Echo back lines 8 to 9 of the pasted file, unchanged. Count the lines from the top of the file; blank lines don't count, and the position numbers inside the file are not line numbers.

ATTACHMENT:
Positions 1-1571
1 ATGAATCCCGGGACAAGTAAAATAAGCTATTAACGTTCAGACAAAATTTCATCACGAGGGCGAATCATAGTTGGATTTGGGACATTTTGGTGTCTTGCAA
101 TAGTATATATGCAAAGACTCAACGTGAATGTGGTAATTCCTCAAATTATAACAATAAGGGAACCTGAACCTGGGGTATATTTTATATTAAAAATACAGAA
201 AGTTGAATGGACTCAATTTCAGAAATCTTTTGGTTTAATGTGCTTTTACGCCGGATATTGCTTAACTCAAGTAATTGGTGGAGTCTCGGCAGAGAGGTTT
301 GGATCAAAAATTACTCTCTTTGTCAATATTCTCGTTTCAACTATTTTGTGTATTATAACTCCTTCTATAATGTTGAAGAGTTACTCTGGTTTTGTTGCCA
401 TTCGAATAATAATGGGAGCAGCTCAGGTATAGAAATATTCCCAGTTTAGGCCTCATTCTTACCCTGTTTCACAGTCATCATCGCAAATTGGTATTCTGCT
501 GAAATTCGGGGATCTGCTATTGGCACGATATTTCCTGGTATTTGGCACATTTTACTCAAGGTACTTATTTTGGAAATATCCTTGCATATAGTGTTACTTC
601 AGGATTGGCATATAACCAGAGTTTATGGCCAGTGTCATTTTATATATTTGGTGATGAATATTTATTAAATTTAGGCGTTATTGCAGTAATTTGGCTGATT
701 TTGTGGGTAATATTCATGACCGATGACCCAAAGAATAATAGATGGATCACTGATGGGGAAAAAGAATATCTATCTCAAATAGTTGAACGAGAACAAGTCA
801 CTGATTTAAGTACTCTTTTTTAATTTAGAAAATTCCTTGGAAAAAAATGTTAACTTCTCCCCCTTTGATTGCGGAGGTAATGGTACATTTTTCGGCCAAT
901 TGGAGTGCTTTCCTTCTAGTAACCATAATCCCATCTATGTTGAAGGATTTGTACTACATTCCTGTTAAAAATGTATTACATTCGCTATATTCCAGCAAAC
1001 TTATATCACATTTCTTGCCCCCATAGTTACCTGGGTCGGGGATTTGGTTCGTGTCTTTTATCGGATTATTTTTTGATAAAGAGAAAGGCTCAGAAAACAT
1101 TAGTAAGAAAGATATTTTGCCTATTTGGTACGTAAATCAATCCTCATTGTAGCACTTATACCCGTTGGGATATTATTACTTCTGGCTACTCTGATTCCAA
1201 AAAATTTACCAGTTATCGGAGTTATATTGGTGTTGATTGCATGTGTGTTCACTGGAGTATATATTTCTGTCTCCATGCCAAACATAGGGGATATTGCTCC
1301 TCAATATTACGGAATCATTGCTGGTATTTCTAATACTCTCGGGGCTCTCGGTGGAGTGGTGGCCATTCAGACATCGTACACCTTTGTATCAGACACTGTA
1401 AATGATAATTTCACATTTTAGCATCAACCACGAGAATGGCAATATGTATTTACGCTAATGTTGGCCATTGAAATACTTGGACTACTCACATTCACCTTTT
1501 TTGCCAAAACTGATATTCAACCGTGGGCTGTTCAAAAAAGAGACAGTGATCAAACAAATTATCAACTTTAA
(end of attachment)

601 AGGATTGGCATATAACCAGAGTTTATGGCCAGTGTCATTTTATATATTTGGTGATGAATATTTATTAAATTTAGGCGTTATTGCAGTAATTTGGCTGATT
701 TTGTGGGTAATATTCATGACCGATGACCCAAAGAATAATAGATGGATCACTGATGGGGAAAAAGAATATCTATCTCAAATAGTTGAACGAGAACAAGTCA